Rincon 1 was a CubeSat built by the Student Satellite Program of the University of Arizona. The primary payload was furnished by Rincon Research, hence the name. Rincon 1 was the product of the work of about 50 students, ranging from college freshmen to Ph.D. students, over the course of several years. It was launched, after being postponed several times, on board a Dnepr on July 26, 2006, but the rocket failed and the satellite was destroyed.
If the launch had been successful, persons on the ground would have needed this information to be able to hear the beacons from the satellite.
- The keplerian elements, in order to know where the satellite is pointed.
- A radio capable of operating on 436.870 MHz, which will change with doppler shifting. There is also a beacon operating on 437.345 MHz. It is a very weak signal.
- A 1200 baud AFSK modem, preferably a very low-end, that does no modulation on its own. Cubesat Groundstation uses a custom-built hardware modem, and possibly a software modem (using the sound card as an Analog-to-Digital converter).
- The Cubesat GS software would help, however, it is not currently available to the public.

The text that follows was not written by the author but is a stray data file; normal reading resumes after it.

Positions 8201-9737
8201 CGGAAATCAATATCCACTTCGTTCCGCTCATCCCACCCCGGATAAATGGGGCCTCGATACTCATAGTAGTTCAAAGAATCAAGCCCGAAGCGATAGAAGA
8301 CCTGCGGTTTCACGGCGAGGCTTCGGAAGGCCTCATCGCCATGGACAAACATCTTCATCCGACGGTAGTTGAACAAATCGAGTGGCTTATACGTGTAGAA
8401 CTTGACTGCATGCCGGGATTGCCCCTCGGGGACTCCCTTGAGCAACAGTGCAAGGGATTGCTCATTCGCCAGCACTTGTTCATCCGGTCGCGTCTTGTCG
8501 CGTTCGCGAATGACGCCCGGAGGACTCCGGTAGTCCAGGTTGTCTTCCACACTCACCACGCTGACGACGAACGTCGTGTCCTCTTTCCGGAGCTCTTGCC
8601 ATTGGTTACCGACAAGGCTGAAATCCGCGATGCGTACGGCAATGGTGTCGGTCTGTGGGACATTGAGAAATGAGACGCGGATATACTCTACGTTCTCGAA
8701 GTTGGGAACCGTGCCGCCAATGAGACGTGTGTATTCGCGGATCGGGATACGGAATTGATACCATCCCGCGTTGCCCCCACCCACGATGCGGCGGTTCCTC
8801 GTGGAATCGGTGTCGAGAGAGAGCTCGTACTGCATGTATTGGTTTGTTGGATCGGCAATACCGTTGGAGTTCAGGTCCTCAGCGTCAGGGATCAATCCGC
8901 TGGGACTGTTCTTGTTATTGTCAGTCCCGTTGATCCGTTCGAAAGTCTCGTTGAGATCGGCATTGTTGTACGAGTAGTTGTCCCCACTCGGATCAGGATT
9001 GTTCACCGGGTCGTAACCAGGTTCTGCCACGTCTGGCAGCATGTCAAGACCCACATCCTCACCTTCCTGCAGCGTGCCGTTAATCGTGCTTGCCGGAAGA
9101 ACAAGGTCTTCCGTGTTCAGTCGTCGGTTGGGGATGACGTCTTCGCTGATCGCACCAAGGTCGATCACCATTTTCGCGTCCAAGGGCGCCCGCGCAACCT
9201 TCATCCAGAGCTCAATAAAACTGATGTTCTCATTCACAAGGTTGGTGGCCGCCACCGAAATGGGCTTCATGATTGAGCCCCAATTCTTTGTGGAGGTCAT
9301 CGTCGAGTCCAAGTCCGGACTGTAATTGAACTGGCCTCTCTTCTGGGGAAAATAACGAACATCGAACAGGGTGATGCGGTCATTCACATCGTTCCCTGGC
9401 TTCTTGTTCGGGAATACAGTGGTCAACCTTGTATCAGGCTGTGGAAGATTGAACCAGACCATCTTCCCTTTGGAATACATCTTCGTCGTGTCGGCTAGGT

- A good antenna system, the design of the antennas is not optimal.
Rincon 1 had the following components included:
- 6 solar cells
- Aluminum frame - built to spin-stabilize through sunlight
- Power board (used to hold batteries, maintain 5V and 3.3V charges, measure voltages and currents in several spots, and convert the power from the solar cells to usable power.)
- Microcontroller board, which is used to gather and transmit telemetry
- Radio board, which is used for 2 way communication
- Experiment - Contains a 10 mW beacon board, which is being used by Rincon Research to prove new technologies
These specifications are without respect to the payload.
- Dimensions - 10 cm×10 cm×10 cm
- Mass - max 1 kg (Actual ~900 gram)
- Power Generation - Optimum ~2 W, average on sun side ~1.5 W
- Max power output - 3W when transmitting data
- Min power output - 400 mW when in quiet state